The longrunning production works hard to counter destructive Māori stereotypes.
Throughout our TV and movie history, Māori have occupied only one of two roles – the angry addict or the model minority. We are either Jake “The Muss” Heke from Once Were Warriors or TK Samuels from Shortland Street, with no room for anyone in between. Recently, however, some productions have broken away from that mould by championing rich and nuanced Māori characters written by Māori, for Māori. One series leading this charge is Ahikāroa by Kura Productions, South Pacific Pictures, and Whakaata Māori – the fifth season of which was recently released online and on TV.
This drama follows the hectic lives of kura kaupapa raised urban rangatahi Māori, aiming to show the graphic craziness of the real world. As such, the show delves into many kaupapa. Some are gritty, like partying, alcohol, drugs and sex, but Ahikāroa also isn’t afraid to touch on nuanced aspects of te ao Māori, like politics and spirituality. Although the intended audience is those whose stories Ahikāroa highlights – rangatahi Māori – the show’s passionate fanbase has grown to cross the boundaries of age and ethnicity.
Ahikāroa’s lead writer, Annette Morehu (Tūhoe, Te Arawa, Te Aupouri, Te Rarawa), notes that it’s rare that any New Zealand drama, let alone a bilingual one, lasts five seasons. Turia Schmidt-Peke (Ngāti Tamaterā, Ngāti Hauā, Hāmoa) – who plays the intellectual and passionate character Geo – assumed it would be a one-season wonder. Five seasons later, the Ahikāroa whānau are stoked about their continued success, with Morehu noting that the show’s longevity gives Māori in the industry a safe workspace that opens doors for fluent te reo speakers to get paid to kōrero Māori
Nepia Takuira-Mita (Te Arawa, Hāmoa) – who plays Hemi, a character steeped in the mātauranga of old – believes Ahikāroa shows tamariki and rangatahi that “being Māori is a superpower”. He says it was amazing to incorporate things he learnt at kura kaupapa – like karakia and te reo Māori – into his paid work. After starting her career on Pākeha productions, Morehu says that Ahikāroa being embedded in te reo me ona tikanga was an awakening. “I don’t have to put my Pākehā voice on at work anymore”, she joked. For its tangata whenua crew, Ahikāroa is a home away from home and a natural continuation of the kura upbringing many of them had.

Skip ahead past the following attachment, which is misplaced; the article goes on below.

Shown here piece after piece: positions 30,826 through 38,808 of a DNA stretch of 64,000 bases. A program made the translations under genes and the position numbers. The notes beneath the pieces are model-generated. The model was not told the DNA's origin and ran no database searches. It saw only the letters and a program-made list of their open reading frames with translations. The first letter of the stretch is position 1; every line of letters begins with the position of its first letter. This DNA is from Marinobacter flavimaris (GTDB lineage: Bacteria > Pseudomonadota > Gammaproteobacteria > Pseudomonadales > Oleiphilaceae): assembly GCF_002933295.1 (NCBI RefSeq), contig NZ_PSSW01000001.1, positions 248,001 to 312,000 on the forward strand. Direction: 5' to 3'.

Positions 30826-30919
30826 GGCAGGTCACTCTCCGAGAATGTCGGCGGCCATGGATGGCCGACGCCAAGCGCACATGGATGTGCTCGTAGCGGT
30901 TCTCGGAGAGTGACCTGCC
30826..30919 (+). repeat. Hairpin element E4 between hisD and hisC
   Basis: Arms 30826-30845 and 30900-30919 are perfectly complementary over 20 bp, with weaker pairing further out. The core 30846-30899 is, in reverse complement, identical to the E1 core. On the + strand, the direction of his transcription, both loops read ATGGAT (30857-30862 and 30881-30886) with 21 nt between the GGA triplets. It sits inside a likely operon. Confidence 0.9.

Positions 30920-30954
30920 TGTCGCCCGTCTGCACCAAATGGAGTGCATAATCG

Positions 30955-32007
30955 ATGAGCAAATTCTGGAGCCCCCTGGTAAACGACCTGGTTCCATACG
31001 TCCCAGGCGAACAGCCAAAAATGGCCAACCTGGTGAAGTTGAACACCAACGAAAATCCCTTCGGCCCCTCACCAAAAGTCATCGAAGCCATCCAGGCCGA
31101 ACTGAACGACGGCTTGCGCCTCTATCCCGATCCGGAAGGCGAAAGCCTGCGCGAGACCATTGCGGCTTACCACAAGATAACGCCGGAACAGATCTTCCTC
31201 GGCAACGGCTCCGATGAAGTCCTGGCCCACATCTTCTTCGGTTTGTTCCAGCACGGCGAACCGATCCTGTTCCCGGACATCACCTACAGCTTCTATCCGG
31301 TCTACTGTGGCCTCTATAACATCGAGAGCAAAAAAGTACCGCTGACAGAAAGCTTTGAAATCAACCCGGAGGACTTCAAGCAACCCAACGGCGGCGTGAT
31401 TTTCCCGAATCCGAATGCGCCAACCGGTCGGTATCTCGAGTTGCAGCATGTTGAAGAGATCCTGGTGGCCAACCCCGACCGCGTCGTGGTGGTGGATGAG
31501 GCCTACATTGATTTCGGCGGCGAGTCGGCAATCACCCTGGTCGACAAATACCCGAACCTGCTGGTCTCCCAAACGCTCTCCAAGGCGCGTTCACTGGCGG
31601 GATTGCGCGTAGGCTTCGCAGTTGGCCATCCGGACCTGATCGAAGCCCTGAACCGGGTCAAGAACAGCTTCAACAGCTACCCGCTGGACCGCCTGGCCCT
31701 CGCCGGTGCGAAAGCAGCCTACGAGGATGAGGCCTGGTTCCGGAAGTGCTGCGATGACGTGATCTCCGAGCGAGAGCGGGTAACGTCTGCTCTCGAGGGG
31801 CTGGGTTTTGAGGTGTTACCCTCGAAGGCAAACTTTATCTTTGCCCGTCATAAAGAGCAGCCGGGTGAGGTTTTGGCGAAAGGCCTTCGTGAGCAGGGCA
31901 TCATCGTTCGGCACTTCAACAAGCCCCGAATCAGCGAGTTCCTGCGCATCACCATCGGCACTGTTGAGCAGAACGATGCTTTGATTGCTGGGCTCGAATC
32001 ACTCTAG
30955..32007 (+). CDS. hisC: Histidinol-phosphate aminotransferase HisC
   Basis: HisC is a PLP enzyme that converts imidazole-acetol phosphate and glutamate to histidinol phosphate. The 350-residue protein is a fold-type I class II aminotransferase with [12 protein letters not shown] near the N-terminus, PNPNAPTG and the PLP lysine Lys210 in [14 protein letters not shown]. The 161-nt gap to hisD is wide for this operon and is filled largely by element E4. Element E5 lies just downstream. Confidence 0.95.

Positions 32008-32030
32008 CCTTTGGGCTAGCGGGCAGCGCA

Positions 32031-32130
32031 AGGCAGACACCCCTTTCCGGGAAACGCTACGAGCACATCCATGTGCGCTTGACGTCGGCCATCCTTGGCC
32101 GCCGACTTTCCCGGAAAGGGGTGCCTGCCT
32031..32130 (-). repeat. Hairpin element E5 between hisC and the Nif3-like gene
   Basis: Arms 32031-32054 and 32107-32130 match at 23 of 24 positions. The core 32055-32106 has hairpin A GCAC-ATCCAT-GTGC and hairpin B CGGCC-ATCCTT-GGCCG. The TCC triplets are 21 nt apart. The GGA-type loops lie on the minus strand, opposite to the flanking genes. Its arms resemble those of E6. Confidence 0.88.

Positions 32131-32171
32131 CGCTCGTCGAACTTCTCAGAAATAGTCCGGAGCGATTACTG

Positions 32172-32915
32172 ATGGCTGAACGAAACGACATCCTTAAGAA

Fundamentally, the show is made with the current crop of kura kaupapa kids in mind, focusing on take and kaupapa that are relevant to them. Focusing on the next generation is vital because they’re “our rangatira for āpōpō“, says Nepia. Morehu is proud to write rangatahi-relevant stories that her younger self – as well as her nieces – would resonate with. In a very Māori way, those nieces even help with the writing, as Morehu admits she learns about authentic youthful slang from them. For Turia, using relevant kupu keeps young viewers grounded in the show, as does Ahikāroa’s focus on the light and dark tales of our complicated modern reality.
Those stories and experience include everything from sexual abuse, abusive relationships, takatāpui stigma and political issues like Ihumātao. “I have had so many people come to me and tell me how much it has helped them to see those stories being told,” says Morehu – noting that it has allowed viewers to work towards overcoming their trauma. With a sixth season already in the works, their approach of taking risks and telling untold stories clearly working.
Being a production that is by Māori, for Māori, allows Ahikāroa to deeply explore te ao Māori without having to explain everything for tauiwi. The longevity of the series is also a testament to the authenticity of Ahikāroa’s telling of the Māori experience – tangata whenua quickly call each other out when something isn’t tika. Because of that, Morehu and her colleagues feel a strong responsibility to tell the show’s tales authentically, while also continuing to deliver entertaining taglines promising “mākutu, murder and mayhem”.
The groundbreaking nature of Ahikāroa serves to counter the destructive stereotypes about Māori that have been entrenched through our mainstream media for decades. “Growing up I never saw Māori accurately portrayed because of a lack of Māori writers, producers and directors telling our stories”, said Morehu. But now she and her colleagues are actively proving that Māori are not just the Jake Heke or TK Samuels archetypes and that, in fact, most of us occupy the diverse space in between.
Episodes of Ahikāroa Season 5 come out at 9.30 PM each Thursday on Whakaata Māori and the show’s website. Fans with the MAORI+ app can view two episodes a week.